[BP] Can you tell me a little about the art of sampling? [Editor note: After a little confusion about the documentary “Sample This”, which Bambaataa spoke in but is a part of too many documentaries to remember, we switched to talking about sampling.]

[Afrika Bambaataa] The art of sampling is a beautiful thing. Take a sound of Aretha Franklin and put it with some Sly bass or horn and add a little grunts of James Brown, and put some guitar on top of it…it’s beautiful how you can take all the different sounds of music and clash it all together to make a whole new sound of recording. But just give credit to who you took something from if it’s more than 8-bars or their music or give them some of that credit…put their name down as a writer and things would be ok. But if you’re just straight up taking it and stealing and not giving no respect to your um, what we call the ancestors, you’re just a thief.

[BP] What about sampling on mixtapes, where they don’t have to legally give credit?

[Afrika Bambaataa] Well, go on and make it. If there ain’t no laws dealing with it, then go on and do it. Until there’s laws dealing with that, go on and do it.

[BP] In your opinion, do you think the concept of regional sound [especially in regards to New York] in hip-hop music still exists?

[Afrika Bambaataa] Well, New York is built from many different sounds. Electro-funk came from New York and many people think when they here Miami bass came from Florida and all of that came down to New York. Punk rock, new wave, electronicas…house music…same like Chicago had their sound. Everyone had their little sound…the Motown sound, the Shirley sax sound, everybody has their vibration and how they were living their way of life and how they put it into their music. That’s a good thing though – different variations of different categories of sounds of music being added to it and taken away.

[BP] And what about the actual hip-hop sound?

[Afrika Bambaataa] Yeah, it’s still present. Radio stations been playing all the different music…they gonna play the East Coast, then they gonna play West coat, some from the North coast, some from the south coast…but they need to not just play rappers but play real hip-hop. And if you’re gonna play hip-hop, you still gotta play James Brown, Kraftwerks, some break beats, some toasting reggae, some Miami bass… So, if you’re say you’re playing hip-hop on your radio stations, stop lying to the people, you just playing city rap records and you’re not playing all the different music of hip-hop.

[BP] How can hip-hop honor it’s hip-hop legends before it’s too late?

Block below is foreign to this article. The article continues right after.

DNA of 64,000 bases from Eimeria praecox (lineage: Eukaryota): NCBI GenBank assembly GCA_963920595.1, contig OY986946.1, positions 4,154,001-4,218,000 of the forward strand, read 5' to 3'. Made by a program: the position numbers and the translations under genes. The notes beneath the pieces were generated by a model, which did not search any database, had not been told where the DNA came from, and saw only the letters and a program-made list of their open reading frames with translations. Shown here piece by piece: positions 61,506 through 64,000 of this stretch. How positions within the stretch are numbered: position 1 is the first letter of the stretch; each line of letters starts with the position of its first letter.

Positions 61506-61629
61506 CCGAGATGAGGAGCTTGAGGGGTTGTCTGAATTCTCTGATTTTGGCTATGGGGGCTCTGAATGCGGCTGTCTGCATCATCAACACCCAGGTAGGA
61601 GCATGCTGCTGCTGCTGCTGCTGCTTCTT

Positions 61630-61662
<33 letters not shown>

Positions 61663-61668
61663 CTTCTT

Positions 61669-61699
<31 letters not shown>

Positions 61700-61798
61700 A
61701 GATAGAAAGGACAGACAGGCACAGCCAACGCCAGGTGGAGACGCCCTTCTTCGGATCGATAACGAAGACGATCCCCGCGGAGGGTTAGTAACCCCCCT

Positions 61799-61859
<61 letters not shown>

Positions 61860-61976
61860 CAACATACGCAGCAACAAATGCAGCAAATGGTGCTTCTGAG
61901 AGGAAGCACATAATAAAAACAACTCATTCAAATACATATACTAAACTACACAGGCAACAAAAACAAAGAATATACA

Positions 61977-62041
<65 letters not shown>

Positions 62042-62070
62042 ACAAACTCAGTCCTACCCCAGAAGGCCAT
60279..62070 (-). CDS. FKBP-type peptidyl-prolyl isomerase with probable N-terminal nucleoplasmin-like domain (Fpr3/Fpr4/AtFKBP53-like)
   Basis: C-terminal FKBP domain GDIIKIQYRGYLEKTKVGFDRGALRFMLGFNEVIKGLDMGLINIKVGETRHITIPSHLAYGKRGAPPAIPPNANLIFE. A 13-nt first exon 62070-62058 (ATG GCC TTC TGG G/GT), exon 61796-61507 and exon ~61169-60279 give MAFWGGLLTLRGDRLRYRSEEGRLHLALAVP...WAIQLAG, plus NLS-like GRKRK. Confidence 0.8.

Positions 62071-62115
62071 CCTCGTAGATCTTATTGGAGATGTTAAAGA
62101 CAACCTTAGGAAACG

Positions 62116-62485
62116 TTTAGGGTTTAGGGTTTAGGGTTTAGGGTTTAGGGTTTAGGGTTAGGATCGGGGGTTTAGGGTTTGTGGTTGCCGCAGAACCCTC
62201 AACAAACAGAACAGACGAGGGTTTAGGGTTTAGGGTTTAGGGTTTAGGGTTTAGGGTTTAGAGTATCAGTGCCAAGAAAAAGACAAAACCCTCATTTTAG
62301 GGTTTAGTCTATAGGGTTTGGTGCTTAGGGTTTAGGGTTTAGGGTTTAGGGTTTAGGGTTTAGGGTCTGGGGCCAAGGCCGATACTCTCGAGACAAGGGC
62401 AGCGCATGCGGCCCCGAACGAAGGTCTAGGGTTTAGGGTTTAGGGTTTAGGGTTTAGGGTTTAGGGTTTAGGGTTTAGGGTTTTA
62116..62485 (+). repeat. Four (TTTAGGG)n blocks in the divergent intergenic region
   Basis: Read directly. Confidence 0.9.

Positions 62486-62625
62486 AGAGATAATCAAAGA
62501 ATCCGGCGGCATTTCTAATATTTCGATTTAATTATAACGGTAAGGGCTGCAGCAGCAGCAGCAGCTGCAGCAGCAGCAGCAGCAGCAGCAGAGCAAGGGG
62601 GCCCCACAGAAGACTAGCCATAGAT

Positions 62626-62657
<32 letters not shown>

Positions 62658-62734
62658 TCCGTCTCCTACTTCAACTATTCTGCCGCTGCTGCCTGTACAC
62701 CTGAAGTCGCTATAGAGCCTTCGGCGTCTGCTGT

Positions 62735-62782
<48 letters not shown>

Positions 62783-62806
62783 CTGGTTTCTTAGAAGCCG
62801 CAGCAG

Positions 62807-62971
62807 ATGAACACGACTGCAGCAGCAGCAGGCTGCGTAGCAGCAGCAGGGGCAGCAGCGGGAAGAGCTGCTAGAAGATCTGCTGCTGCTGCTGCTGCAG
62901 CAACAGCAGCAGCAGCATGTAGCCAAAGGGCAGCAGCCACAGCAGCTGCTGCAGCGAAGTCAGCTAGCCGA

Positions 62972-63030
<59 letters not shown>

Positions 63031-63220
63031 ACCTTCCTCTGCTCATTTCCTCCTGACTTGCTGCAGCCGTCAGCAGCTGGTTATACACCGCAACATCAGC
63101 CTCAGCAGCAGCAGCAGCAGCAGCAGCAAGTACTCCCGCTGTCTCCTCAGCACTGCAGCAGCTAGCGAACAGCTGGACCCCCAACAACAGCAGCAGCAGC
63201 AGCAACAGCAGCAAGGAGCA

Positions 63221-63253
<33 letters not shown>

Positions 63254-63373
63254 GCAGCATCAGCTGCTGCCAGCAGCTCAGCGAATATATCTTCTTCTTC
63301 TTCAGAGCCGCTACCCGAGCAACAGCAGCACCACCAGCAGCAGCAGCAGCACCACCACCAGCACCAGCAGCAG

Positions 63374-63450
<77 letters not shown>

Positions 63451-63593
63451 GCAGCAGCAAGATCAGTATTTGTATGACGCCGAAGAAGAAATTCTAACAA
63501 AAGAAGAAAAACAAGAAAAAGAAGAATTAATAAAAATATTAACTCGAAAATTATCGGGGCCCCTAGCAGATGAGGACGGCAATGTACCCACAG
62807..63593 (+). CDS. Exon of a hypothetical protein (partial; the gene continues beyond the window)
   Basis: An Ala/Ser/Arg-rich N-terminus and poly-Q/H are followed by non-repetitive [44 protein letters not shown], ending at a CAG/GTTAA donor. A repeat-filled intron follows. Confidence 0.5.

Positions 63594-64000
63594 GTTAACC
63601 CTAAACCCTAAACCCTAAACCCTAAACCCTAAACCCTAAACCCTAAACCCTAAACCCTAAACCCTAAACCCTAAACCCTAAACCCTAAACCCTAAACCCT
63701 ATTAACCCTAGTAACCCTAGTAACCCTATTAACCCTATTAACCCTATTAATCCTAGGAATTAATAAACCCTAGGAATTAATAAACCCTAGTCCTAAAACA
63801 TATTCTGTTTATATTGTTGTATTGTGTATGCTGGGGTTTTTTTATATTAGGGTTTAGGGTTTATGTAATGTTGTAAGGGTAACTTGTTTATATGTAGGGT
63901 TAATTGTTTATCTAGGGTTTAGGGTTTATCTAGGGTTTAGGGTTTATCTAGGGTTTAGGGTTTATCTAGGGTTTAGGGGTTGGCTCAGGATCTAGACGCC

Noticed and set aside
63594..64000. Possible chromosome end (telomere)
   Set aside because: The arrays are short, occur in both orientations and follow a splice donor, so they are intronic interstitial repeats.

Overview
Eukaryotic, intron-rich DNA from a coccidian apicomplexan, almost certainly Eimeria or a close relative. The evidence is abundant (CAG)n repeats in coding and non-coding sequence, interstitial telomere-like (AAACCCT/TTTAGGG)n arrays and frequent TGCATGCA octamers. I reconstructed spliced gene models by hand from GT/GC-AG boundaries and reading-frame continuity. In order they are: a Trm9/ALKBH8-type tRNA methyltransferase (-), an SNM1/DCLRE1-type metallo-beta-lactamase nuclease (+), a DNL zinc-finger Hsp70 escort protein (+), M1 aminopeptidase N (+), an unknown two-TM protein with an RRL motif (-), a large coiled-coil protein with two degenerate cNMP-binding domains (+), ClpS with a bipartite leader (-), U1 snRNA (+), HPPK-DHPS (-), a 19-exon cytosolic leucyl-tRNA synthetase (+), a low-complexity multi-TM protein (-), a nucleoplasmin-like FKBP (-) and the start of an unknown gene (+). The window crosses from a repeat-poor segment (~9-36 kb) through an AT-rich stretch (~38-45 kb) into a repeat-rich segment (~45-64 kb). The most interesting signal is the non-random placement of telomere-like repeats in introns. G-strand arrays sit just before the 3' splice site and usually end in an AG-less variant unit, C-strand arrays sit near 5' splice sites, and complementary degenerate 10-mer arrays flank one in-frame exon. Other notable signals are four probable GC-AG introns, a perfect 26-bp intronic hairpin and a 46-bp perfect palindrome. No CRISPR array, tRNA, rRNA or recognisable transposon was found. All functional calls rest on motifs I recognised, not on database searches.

[Afrika Bambaataa] By giving events and giving everyone their just-due while they’re still living. That’s why we made every November hip-hop history month for people to research on and respect for what hip-hop did by letting so many people from different nationalities and cultures together around the world, and how hip-hop has saved so many peoples life. It’s up to each city and country to proclaim November as hip-hop history month and give all types of functions throughout the month to remember all the different styles and people they got love for in hip-hop. The same with any music, any legend. Don’t wait for Chuck Berry or Chubby Checker, Mick Jagger or Michael Jackson, Sly Stone or whoever…give them they honor and just due while they’re living, no matter what ups and downs they had.

[BP] Do you find a big reception every November in NY?

[Afrika Bambaataa] Well we have the world community that comes in from around the world when we give our Universal Zulu Nation anniversary every year [Nov 12th], the only true anniversary since the beginning. So we get people to come to honor every November and other people are starting to pick it up in other cities and other places. So, it’s up to each person that loves this culture to fight with their city hall to proclaim November as hip-hop history month, and even the politicians don’t claim it, still respect it and do it yourself. Just do it.

[BP] What are you doing with the politicians to have it proclaimed as a month?

[Afrika Bambaataa] Well we have it in different cities. Different cities already proclaim it, different states already proclaim it. We need Canada to start shaking something up there to proclaim for all those people like Michie [Mee] and all those greats that did things years ago in Toronto that they’re not respecting now.

[BP] Can I ask you who you’re currently listening to in hip-hop?

[Afrika Bambaataa] Hmm…Immortal Technique, I’m still listening to Missy Elliot, OutKast, Cee-lo and those types of groups.

[BP] Anybody recent?

[Afrika Bambaataa] There’s a girl named Sa-Roc. She is killing it!

[BP] What do you expect from the hip-hop culture in 2013.

[Afrika Bambaataa] I hope we get more organized cause we definitely need health insurance, and all type of other things that need to be added to the culture. And you know, there’s more independence going on because most labels are folding anyway and everybody trying to get a hold of the internet, so we got all these digital companies popping up all over the place. It’s gonna be very interesting to see where the music is gong because right now, not many people aren’t selling many records, it’s your fanbase that you’re building and going back to more shows. And [with] most people now…well the hip-hop is moving towards Asia. We see a lot more people starting tours in Asia than we’ve seen in a long while.

[BP] What do you have planned for 2013?

[Afrika Bambaataa] Keep doing and doing. Keep waking up people and keep telling people to respect mother earth. She’s a living entity and if you don’t respect, Mother Earth will come and move on you. She don’t care what race, nationality or color you are, or religion you profess, she’ll take you out in seconds.


Toronto, the legendary Afrika Bmabaataa will be at Revival, Dec. 21st, 2012. Listen…if the world is “going to end”, y’all can catch me surrounded by the culture I love most.